About 7 years ago I wrote about my Git Workflow. I just happened to read that article now and realised “Hey, that’s not how I use Git anymore!?”. Of course, when I wrote that post, I was just getting started with Git. But now, the post is so outdated that only the “90s kids remember it anymore”! 🤣

Anyway, Long story short: I decided write again about my Git workflow.

Let’s start:

1. Cloning / Creating a Git repo

$ git clone [email protected]:vraa/blog.git 
$ cd blog

Cloning a git repo

The first step is to get a local Git repo going. If I am starting a new project myself, I just needed to do git init on my project directory. But at work, it is usually cloning my team’s existing repo.

2. Making changes and branching

$ git checkout -b vraa-master-feature origin/master

Creating branches in Git

Before I start working on my local repo, I always create a separate branch for my work. Branches are cheap in Git. So, I create as many branches as I need.

I follow this naming convention: [my-short-name]-[parent-branch-name]-[bug/feature-id]. This convention helps me in quickly identifying / distinguishing my branch or my pull request from the sea of pull requests.

3. Pulling in changes

$ git pull --rebase

Git rebase

Often, even before my changes are committed / pushed, the remote repository is always getting updated with other changes. So, it is vital to bring in those changes as soon as possible, to avoid creating merge conflicts later.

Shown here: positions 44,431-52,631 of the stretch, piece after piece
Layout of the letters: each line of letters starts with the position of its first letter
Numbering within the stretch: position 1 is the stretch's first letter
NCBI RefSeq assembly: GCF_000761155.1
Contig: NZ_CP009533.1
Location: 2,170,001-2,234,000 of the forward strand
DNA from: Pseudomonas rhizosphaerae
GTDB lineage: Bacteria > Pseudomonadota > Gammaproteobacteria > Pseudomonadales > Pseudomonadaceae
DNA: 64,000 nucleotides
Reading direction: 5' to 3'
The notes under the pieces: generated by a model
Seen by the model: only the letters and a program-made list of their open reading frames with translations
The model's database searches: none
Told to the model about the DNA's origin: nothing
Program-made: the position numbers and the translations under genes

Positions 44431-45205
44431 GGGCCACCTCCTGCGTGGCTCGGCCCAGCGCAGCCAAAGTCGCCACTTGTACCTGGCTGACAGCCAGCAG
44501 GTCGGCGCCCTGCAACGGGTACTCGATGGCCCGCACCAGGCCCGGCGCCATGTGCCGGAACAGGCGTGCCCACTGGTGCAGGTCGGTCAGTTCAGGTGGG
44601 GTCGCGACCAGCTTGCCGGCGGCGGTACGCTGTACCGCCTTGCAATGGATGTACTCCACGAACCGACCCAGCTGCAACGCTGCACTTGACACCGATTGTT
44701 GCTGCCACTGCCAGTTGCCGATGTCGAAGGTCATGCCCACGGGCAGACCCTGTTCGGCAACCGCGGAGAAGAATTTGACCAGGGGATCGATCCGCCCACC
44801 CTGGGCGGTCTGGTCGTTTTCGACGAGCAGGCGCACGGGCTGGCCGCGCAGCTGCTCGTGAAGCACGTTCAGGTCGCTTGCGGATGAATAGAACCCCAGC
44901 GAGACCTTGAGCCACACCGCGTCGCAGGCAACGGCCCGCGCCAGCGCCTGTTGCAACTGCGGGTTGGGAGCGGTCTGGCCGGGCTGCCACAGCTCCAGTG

Note: if my local changes are not yet pushed, then I tend to use rebase option instead of a merge. This helps me to keep my branch history clean. But, use it with caution if you have pushed your branch to a remote repo, as rebase rewrites commit history, you will end up with a nightmarish merge conflicts.

4. Stashing my local changes

$ git stash
$ git pull
$ git stash pop

Stashing changes in Git

Sometimes, when I try to pull remote changes and it overwrite my local changes, git won’t let me to pull. If I am in middle of the work and not yet ready to commit the changes, I stash my local changes, so that I can safely pull in the remote changes.

After applying the stashed files, if there are any merge conflicts, then I will have to deal with it.

5. Reordering and squashing my commits

$ git rebase -i 8e35004e04f352b20eda0eb0a4d46574d8fba216
// re order and combine multiple commits into single one

Squashing multiple commits

During development, I usually commit as many times as possible. This helps me to go back in history if something breaks. But this also introduces lots of mid work / partial commits. I usually clean my working history by squashing multiple commits into a single commit.

Be aware that this rewrites history. So, never do this if you have already pushed your changes to remote and other people have got your changes.

6. Pushing my changes

$ git push origin

Push changes

And finally it’s time to deliver my changes and break the build.. wait.. no… just deliver the changes. Once my changes are delivered and merged, I usually remove the branch locally and remotely. This helps to keep the branch count at check.